Bill Search Tips
Bill List - Default View
The Bill List provides several options for filtering the list of bills and searching bill text. By default, the panel shows several fields for conducting a basic search.
- The Session and Chamber filters affect the other fields. The options in the "Filed By" filter change based on the selected chamber and session.
- Enter a Bill Number to search for bills containing that number. For example, enter "22" and get returns for bills numbered 22, 122, 220, 222, etc.
- Use the Range dropdown to limit the bill number range for your search.
- Enter a search term in the search box. Bills evolve into different versions as they are amended throughout the legislative process. "Current Bill Version" is selected by default and will only return search results for the latest version of bills in the selected session. Choose "All Bill Versions" to search for the term in all versions of all bills in the selected session. Choose "Include Amendments" to also search all amendment text. The "All Bill Versions" and "Include Amendments" options only apply to search terms. The field accepts advanced search terms.
- Use the Citation search field to determine which bills (latest version) cite sections of the Florida Statutes or Florida Constitution. Citations are formatted as “chapter.section”. If you add a number without a “.”, such as “120”, the search engine will automatically add a “.” at the end, so the search will return results for all bills that cite sections in Chapter 120—including bills creating new sections in Chapter 120.
- Use the "Filed By" dropdown to filter the bill list by legislator or committee based on the selected session and chamber.
Bill List - Show More Options
Click the "Show More Options" button to display additional filters. Click the "Show Fewer Options" button to hide the additional filters. The filters narrow the bill list based on the current version of each bill.
- Use the Bill Type dropdown to narrow your search to a specific type of bill, such as a joint resolution.
- Use the Effective Date dropdown to narrow your search to bills that go into effect during a specific month or event.
- Select a Bill Location to limit the search to bills in a specific Location, such as "On Special Order Calendar" or "Became Law".
- Enter Filed Between dates to find bills that were originally filed between the specified dates.
- Select a Committee from the Referred To dropdown to find bills that are referred to a the selected committee. The First Reference radio button is selected by default. This will return results for bills with a current first reference of the selected committee. Click the All References radio button to see all bills currently referred (in any order) to the selected committee.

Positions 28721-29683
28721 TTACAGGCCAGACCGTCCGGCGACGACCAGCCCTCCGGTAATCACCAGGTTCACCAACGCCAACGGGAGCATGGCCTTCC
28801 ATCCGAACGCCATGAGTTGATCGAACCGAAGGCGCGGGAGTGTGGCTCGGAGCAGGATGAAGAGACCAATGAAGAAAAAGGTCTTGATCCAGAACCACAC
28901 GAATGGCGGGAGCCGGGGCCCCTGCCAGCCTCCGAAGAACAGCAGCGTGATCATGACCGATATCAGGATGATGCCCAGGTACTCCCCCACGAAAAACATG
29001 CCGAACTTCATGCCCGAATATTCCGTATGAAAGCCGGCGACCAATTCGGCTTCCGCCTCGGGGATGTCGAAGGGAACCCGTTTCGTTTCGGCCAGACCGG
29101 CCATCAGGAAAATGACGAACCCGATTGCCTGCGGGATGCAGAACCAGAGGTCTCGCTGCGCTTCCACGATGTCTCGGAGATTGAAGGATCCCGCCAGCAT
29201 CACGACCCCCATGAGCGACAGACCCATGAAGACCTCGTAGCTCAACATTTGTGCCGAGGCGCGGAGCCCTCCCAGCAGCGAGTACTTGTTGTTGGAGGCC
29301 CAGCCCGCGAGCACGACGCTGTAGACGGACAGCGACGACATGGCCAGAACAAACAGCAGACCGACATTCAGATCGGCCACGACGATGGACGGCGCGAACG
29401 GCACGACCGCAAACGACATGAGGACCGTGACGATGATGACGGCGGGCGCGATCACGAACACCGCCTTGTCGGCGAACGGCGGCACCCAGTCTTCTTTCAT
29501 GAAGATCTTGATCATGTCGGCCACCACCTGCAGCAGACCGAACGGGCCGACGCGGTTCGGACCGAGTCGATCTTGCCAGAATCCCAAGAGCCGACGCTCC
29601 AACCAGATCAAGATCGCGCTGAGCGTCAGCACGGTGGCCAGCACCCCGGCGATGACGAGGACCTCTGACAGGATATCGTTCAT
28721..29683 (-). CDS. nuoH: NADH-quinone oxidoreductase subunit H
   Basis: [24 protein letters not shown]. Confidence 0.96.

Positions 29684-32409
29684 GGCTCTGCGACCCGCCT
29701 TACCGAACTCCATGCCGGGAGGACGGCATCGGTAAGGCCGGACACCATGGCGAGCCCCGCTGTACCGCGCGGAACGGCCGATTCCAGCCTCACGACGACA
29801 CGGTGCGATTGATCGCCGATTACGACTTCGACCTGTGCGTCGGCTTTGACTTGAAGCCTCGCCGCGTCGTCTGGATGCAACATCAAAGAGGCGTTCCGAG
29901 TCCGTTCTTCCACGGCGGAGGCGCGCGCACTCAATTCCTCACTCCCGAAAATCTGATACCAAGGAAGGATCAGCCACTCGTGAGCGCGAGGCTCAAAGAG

Advanced Search Features
- Stemming - Your search result may contain suffixes of the word used. This is called stemming. For example: If you search for the word bicycle, your search will return a broad result on bicycle, bicycles, and bicycling.
- Wildcards - If stemming does not return a broad enough result, use an asterisk (*) as a wildcard at the end or beginning of a word, or for a portion of a word. For example: If you type govern* in the Search box, the search will return a broad result on Govern, governs, governed, governing, government, governmental, governor. Phrase Searches - Similar to multiple-word searches, except words are not separated by a comma. When federal census is entered into the search box, returns contain both federal and census.
- Quotation Marks - Put quotation marks around multiple words for results with the words together. When "federal census" is entered into the search box, returns contain federal census together.
Boolean Operators - Specify words, exclude words, or add complex combinations of words to be queried by using Boolean Operators.
Boolean Operators should be represented by words (and, or, not) and not symbols (&, |, ^).
- AND logic retrieves records in which all terms are present. A search for dog and cat will return records with both dog and cat. The more terms you combine in a search with AND logic, the fewer results you will retrieve. A search for dog and cat and fish will result in fewer returns than just dog and cat.
- OR logic retrieves all the unique records containing one term, the other term, or both of them. OR logic is most commonly used to search for synonymous terms or concepts, such as "college or university". A search for dog or cat will result in records that have at least one of the terms.
- NOT logic excludes records from your search results. A search for dog not cat will result in records that mention dog but do not mention cat. Be careful when using NOT. The term you want may be present in records that also contain the word you wish to avoid.